How bad is it? Try to guess who wrote the following:
[Senators] have to lead, because this president is too weak, too cautious, too beholden to politics over policy to lead. In this budget, in his refusal to do anything concrete to tackle the looming entitlement debt, in his failure to address the generational injustice, in his blithe indifference to the increasing danger of default, he has betrayed those of us who took him to be a serious president prepared to put the good of the country before his short term political interests. Like his State of the Union, this budget is good short term politics but such a massive pile of fiscal bullshit it makes it perfectly clear that Obama is kicking this vital issue down the road.
To all those under 30 who worked so hard to get this man elected, know this: he just screwed you over. He thinks you’re fools. Either the US will go into default because of Obama’s cowardice, or you will be paying far far more for far far less because this president has no courage when it counts. He let you down. On the critical issue of America’s fiscal crisis, he represents no hope and no change. Just the same old Washington politics he once promised to end.
That’s Andrew Sullivan, formerly Obama fan numero uno in the blogosphere, now coping for the second time in eight years with crushing disappointment from a president he ardently supported. Ed’s already written a bunch about the budget today so I won’t belabor it, but have a look at Andrew Stiles’s bullet-point list of the lowlights if you missed it. $26.3 trillion in new debt — repeat, new debt — alone over the next decade. Says Jake Tapper, summing things up in a single harrowing line, “At no point in the president’s 10-year projection would the U.S. government spend less than it’s taking in.”
I’m preaching to the choir but let’s make sure we all understand the magnitude of what we’re seeing here: On the seminal issue of his time, the long-term fiscal sustainability of the United States, this guy has completely abdicated. In fact, I’m tempted to say that this, not ObamaCare, will be the cornerstone of his legacy, but that’s really a false choice. They’re two sides of the same coin: He has a policy agenda but we don’t have the money to pay for it, and so one or the other must yield. Guess which one he thinks it should be. Remember too that O once famously said he’d rather be a good one-term president than a mediocre two-termer. Today’s budget exposes that canard for the total fraud that it is. He could have dealt with Social Security and Medicare here but seniors won’t stand for that, and, well, there’s an election coming up and we all know how high turnout is among seniors…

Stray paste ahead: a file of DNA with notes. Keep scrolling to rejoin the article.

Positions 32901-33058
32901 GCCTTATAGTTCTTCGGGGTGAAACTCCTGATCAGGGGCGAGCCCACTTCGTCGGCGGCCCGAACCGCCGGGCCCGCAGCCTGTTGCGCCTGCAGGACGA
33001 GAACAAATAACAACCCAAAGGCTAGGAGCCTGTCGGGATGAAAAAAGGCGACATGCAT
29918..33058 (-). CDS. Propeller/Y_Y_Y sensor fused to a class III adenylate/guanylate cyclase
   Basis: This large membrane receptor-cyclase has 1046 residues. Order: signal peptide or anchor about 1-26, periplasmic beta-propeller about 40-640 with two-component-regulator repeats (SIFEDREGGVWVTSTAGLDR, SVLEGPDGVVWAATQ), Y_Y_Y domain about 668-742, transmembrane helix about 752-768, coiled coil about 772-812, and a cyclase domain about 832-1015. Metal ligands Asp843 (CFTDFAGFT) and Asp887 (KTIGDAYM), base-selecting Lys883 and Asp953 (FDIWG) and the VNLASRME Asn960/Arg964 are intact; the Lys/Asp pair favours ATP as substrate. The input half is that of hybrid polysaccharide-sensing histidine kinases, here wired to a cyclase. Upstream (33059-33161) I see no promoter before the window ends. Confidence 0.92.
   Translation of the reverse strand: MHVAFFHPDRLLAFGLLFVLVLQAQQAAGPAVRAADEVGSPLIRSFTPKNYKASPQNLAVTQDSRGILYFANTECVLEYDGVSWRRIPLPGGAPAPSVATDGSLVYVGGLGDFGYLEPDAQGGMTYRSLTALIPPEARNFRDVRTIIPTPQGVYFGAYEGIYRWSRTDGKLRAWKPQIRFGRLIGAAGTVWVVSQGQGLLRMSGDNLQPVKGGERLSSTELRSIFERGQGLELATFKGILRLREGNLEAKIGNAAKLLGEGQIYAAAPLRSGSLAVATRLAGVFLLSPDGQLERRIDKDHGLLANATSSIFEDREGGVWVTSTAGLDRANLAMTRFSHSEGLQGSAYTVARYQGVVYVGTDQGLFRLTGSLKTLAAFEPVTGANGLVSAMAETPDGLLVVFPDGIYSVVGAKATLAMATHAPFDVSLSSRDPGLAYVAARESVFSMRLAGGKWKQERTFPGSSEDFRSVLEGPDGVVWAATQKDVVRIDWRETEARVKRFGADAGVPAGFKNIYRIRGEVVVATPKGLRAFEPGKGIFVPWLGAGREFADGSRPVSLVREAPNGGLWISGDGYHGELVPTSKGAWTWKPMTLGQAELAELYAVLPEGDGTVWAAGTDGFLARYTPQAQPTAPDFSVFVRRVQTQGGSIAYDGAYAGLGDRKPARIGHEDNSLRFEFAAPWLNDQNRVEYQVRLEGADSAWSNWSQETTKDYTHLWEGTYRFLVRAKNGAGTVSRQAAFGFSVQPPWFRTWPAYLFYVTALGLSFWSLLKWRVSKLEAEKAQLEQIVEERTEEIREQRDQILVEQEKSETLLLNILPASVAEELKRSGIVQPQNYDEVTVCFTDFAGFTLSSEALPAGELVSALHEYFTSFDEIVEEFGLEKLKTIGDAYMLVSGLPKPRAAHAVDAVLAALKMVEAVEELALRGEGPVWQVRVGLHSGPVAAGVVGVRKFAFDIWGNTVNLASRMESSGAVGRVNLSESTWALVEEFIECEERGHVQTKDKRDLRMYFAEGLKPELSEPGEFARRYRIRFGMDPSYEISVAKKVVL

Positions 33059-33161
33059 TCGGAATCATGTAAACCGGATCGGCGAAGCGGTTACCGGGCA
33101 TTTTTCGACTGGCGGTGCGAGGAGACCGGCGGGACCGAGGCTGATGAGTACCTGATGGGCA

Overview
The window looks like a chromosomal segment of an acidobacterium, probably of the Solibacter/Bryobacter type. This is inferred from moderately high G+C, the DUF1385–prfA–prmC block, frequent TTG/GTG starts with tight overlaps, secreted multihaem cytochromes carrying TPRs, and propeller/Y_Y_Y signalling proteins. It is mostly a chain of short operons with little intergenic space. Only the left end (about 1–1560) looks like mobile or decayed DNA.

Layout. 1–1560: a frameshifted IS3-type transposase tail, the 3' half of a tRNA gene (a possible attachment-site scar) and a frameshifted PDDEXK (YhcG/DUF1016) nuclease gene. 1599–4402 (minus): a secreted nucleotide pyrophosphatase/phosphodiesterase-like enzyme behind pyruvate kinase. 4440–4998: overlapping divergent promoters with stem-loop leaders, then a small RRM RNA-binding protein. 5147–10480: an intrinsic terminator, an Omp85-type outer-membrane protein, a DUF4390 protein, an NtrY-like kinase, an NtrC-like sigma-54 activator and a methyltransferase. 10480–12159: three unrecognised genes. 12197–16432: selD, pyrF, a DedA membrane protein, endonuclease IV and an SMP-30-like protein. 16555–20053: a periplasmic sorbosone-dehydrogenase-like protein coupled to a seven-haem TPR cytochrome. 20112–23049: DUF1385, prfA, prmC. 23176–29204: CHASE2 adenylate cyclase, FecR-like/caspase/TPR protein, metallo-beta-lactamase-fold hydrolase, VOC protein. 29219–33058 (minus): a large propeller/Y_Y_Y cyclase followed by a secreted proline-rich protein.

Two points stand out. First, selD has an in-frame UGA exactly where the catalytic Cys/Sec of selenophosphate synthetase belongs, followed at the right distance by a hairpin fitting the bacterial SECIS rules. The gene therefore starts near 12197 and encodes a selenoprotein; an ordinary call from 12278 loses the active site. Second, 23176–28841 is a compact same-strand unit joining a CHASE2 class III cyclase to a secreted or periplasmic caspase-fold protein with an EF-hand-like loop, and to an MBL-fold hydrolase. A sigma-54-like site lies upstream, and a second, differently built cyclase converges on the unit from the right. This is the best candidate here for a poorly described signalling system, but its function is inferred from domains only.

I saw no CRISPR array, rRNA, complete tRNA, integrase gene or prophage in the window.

It is, as Yuval Levin says, “an appalling failure of leadership,” one which forces the GOP to lead on entitlements. Think they have the guts to do it? I don’t, and evidently neither does NRO’s Dan Foster. Read his post in full, please, because I keep seeing conservatives high-fiving over last week’s tea-party insurrection in the House over budget cuts and I can’t understand why. It’s a cosmetic win. It means next to nothing. But here’s the difference between Obama and the GOP: Even though there’s an election next year, congressional Republicans would, I think, be willing to tackle entitlements if Obama went all-in with them, simply because they’ve invested so much of their brand in fiscal responsibility to woo tea partiers that they couldn’t risk walking away. They need some bipartisan cover on it, though; they can’t make enemies of seniors all alone right before a presidential contest. The linchpin, then, is Obama. He could provide that bipartisan cover by making an impassioned push to deal with this issue now, together, and would probably impress a lot of independents in the process. But seniors’ reaction would be unpredictable and his base would despise him for trimming the “social safety net” instead of propping it up with more Monopoly money, so he’s walking away to get elected. Devastating. Thanks to Breitbart for the clip.